This is again department dependent (Though can depend on the team you work with). Certain departments will make you part of the team (As long as you make the effort as well) and include you in meetings and you will be making a positive difference by being there. Other departments you will feel rather hung out to dry due to the disconnection from any team or even a clear supervisor. The general feeling toward apprentices is good due to the high number who are ex apprentices themselves. Don't expect to have much treatment as an adult when it comes to college however, you are just another student regardless of age or maturity.
5. How well organised/structured is your programme?
The programme is reasonably structured, you have 6 placements chosen by the training team, which they feel would suit you. The difficulty here is you have only small amounts of contact with the team within the first year so sometimes they don't suit however generally you should enjoy what you are given as they have much experience doing this. My recommendation is that there is an amount of consultation during the first year with briefs of each department so that some level of preference can be given, particularly as many come with certain products they wish to see. The level of flexibility for changing placements is low and it can be very difficult to change your set placements. To a degree this makes sense as it is not a free for all and you can't have everyone chopping and changing however it would be nice to have some flexibility. With college some modules are electrical due to the nature of the course and these are generally not used within work. It would be more suitable to do only electronics modules. Future prospects seem grim as much funding has been pulled for university and very few positions exist, it certainly feels as if my future is uncertain.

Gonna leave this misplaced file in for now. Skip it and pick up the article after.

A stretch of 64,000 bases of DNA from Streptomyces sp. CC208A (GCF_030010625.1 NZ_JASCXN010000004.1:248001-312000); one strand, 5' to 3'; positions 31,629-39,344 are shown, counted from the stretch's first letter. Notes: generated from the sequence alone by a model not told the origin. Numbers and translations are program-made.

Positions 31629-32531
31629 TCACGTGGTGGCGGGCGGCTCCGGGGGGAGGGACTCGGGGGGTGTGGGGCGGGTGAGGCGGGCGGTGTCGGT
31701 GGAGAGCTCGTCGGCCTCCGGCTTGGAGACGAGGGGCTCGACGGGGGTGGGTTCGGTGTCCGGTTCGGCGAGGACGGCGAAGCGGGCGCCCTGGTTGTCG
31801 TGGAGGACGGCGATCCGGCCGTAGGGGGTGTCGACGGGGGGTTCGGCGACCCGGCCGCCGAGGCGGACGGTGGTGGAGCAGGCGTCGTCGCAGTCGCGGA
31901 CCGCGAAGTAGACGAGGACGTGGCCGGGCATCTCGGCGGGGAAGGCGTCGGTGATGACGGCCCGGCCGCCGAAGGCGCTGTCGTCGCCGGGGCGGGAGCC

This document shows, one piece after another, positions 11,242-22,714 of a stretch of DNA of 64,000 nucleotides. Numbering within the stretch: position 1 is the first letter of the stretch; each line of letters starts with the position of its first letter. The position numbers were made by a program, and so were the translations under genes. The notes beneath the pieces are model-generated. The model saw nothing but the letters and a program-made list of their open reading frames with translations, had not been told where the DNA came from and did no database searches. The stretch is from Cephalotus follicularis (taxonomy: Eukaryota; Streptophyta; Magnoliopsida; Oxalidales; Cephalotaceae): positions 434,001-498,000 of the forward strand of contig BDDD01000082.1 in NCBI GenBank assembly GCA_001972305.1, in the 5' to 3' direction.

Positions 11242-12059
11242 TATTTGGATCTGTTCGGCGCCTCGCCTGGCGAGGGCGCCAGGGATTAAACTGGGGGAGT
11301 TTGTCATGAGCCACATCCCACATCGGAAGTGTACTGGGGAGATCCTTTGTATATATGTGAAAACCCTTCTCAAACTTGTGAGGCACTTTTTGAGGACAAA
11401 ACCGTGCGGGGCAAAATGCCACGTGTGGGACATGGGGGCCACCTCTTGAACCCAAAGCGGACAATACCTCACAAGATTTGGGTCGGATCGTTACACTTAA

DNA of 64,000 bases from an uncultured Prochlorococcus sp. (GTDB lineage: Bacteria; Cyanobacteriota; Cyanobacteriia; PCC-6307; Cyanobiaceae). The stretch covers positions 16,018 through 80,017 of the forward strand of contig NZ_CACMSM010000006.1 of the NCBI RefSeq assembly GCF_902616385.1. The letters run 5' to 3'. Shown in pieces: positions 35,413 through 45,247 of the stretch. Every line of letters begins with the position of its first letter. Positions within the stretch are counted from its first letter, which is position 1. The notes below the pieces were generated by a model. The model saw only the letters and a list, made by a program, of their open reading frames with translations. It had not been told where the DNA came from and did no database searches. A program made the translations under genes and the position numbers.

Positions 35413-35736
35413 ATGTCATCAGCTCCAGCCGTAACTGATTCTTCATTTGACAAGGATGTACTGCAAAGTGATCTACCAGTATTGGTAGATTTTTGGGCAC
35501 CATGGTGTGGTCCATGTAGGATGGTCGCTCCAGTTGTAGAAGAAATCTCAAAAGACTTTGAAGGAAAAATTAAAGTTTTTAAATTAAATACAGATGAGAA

6a. How much support do you receive from your training provider?
Although complaints are fed-back to the college it can take a very long time for anything to be done and sometimes nothing is done. Directly approaching tutors at the college is usually pointless as they still have to move it on to the appropriate persons even if they want to help themselves.
6b. How much support do you receive from your employer?